When we got back, I learned that my pharmacist was sick. She had been sick with severe malaria. She was hospitalized, given IV quinine, then taken home and given a second week of quinine. Just for good measure, she was given a course of Ceftriaxone too.
My opinion was asked for. ‘Bring her to the hospital.’
Finally, several days later, she was brought in. She was so tired. Barely had the energy to answer my questions. And usually, she was quick to smile and chat. In fact, talk about energetic, because we only have two pharmacists, and we’re a 24-hour pharmacy, she slept at the hospital every other night. And I never heard her complain about it.
She wasn’t without problems, though. Her husband was estranged and up in the capital, N’Djamena, a six-hour drive away.
Looking at her then, I knew something wasn’t adding up. I asked her a lengthy review of symptoms. Seemed like she was experiencing more respiratory problems than would be expected with malaria; dry cough, shortness of breath, difficulty exerting herself, etc. But she was running a fever and she was exhausted and had vomiting and diarrhea, which all go with classic malaria.
I hospitalized her, put her back on IV quinine, treated all the parasites I could think of with mebendazole, praziquantel, ivermectin and diethylcarbamazepine and gave her some IV fluids. I also gave her a slip for the lab to get tested for HIV the next day.
That night she had a fever, which would become a recurring theme. Despite treating her with Tylenol, Motrin and Aspirin, the fever persisted. As did all the other symptoms.
The next day I got her results back. Positive for HIV. Confirmatory test also positive.
The hospital ambulance took her to Kelo the following day for a CD4 count. 24. She must have had HIV for some time now. We couldn’t check her viral load, but I’m sure it was astronomical. Her HIV was a bullet train an inch from the cliff. Nothing short of a miracle could save her now. This was full-blown AIDS.
When she got back the next day from a trip to Moundou with her x-ray, it was pretty clear that she had PCP pneumonia, an AIDS-defining illness. All her symptoms fit.
By now she was on quinine, doxycycline (actually erythromycin, since doxy made her puke), Ceftriaxone and a veterinarian’s dose of Bactrim. She was still spiking fevers daily, despite all her antibiotics and all her antipyretics.
A week later, she had a nasogastric tube in her nose so we could crush up her pills, dissolve them and get them into her stomach, a Foley so she wouldn’t be incontinent all over the floor, an IV in her arm for steroid injections, family and friends surrounding her around the clock and a vacant look in her eyes. She was working much too hard to breathe. Her blood pressure wasn’t enough. Her pulse was weak. And from the oxygen sensor I put on her finger, I knew she wasn’t getting enough oxygen to her brain to think. She was gone. Her heart was still beating, barely, but the Dina I had known a week before was gone.
For days, everywhere I’d been, I’d heard the staff talking about Dina. About how we were just waiting for the will of God to take its course, whether it be healing her or letting her die. The will of God. That’s what our chaplain tells mothers and fathers when their two-year-old dies. It was the will of God. Really? How is it the will of God that a beautiful young person, with so much kindness and goodness left to give, should die?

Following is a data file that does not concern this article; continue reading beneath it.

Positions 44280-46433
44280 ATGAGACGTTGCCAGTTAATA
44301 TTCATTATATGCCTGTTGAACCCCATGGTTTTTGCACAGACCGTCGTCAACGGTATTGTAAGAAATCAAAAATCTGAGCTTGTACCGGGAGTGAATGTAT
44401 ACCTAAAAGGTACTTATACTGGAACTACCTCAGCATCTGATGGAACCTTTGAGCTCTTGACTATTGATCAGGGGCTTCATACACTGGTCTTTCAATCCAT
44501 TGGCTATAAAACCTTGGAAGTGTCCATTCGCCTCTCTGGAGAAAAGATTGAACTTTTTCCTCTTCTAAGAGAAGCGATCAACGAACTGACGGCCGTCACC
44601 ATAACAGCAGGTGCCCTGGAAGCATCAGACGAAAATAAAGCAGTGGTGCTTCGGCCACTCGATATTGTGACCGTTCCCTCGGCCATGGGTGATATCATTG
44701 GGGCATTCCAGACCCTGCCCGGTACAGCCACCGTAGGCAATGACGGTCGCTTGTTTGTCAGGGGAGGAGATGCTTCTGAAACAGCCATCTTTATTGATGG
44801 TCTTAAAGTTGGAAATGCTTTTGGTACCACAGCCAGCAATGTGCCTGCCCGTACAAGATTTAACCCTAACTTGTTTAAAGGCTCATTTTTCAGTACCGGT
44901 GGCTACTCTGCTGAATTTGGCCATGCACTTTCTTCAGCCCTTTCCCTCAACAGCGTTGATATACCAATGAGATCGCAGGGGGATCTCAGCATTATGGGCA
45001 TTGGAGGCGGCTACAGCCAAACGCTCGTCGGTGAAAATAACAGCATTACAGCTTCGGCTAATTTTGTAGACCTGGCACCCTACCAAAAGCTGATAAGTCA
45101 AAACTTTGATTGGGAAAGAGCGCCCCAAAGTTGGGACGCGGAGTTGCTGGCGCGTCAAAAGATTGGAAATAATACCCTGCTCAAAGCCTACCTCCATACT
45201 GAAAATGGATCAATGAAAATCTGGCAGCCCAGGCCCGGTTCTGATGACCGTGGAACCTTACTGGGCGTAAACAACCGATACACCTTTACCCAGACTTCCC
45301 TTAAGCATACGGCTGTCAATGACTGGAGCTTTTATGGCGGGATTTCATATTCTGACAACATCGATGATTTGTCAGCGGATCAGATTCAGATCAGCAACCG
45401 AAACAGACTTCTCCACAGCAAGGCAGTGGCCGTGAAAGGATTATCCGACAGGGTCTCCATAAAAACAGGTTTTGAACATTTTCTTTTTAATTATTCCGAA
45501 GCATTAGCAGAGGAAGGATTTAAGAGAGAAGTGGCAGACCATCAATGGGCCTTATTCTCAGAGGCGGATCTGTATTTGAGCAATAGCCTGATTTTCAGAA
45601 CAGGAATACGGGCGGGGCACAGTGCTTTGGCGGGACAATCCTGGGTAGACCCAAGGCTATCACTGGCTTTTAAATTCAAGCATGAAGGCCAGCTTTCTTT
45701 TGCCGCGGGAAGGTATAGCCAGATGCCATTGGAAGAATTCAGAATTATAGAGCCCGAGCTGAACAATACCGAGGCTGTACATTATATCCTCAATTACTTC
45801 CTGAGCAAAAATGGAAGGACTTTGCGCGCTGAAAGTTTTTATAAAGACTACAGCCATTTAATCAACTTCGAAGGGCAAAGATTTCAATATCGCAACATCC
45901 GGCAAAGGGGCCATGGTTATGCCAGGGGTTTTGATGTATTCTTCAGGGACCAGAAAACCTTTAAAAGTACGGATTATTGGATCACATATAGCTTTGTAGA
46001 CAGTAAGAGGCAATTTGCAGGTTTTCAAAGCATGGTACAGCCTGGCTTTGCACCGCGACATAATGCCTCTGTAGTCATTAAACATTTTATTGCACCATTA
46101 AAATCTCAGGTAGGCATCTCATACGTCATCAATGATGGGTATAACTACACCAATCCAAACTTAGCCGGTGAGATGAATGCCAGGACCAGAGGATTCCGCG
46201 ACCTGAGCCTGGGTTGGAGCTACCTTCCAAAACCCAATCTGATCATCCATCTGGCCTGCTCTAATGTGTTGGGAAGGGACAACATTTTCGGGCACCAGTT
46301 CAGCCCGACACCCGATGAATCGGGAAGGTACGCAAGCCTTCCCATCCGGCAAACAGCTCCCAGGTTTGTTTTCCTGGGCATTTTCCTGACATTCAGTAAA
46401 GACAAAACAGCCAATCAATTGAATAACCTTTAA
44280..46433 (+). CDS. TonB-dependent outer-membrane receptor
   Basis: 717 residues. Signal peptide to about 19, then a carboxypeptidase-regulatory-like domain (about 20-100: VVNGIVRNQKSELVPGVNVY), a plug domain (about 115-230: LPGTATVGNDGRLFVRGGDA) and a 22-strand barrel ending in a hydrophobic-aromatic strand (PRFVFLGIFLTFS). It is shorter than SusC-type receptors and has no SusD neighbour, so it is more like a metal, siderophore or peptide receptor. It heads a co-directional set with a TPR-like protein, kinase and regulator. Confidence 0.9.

We’re in a region where Islam has rubbed off considerably on animist and Christian alike, for better or for worse. The passive mentality, the Calvinistic bent, that all things are controlled by God and furthermore, that all things have already been divinely dictated and must occur as such, leads to a sense of, ‘Why do anything? We can’t change the outcome. God will either save or not, regardless of what I do.’ God already has created the final result, which we cannot alter. This leads to a lackadaisical workforce. Why bother to give the medicine? It won’t change what God wants to happen. Why rush to operate? God already has decided if the patient will live or die, no matter how soon we take out his appendix.
I kneel over her body as she lay on the floor. I pick up her cold and sweaty hand in both of mine. And I pray silently for her. And for her family. And for her friends. And for the community. And for my other patients. And for my own children. How easy would it be for something to happen to my own children? Dear God, why have I brought my family here? Why is there so much suffering here? How is this fair? How is this right? I can’t improve anything here.
At this point, I’m not really sure how to finish this private prayer of mine. I’m pretty sure God gets the gist of it, so a simple ‘Amen’ will suffice. I open my eyes. I’m looking at Dina’s dress. It says on it, ‘Eli, eli. Lama Sabbachthani?’ ‘My God, my God. Why have You forsaken Me?’ Uttered by Christ on the cross and now poetically imprinted on a dying AIDS patient’s garment. God, what are You trying to tell me?
Then I see the other side of her dress. ‘Father, into Thine hands I commend my Spirit.’
She died at 5AM. The nurse didn’t come and tell me. The wailing started and I knew.
In the afternoon, we went to her house. Following the sound of the drums, we arrived to find her open casket under the mango tree. While the drums beat rhythmically, the women wailed and mourned and danced, as if giving themselves to a supernatural realm that would make them move and cry in rhythm with the forces of life and death, good and evil.
Father, I don’t want to wait until I’m on death’s door. I commend my spirit into Thine hands today. And tomorrow. And the next day. And the day after that. And...
Olen phone: +235 62 16 04 93
Danae phone: +235 62 17 04 80
Olen et Danae Netteburg
Hopital Adventiste de Bere
52 Boite Postale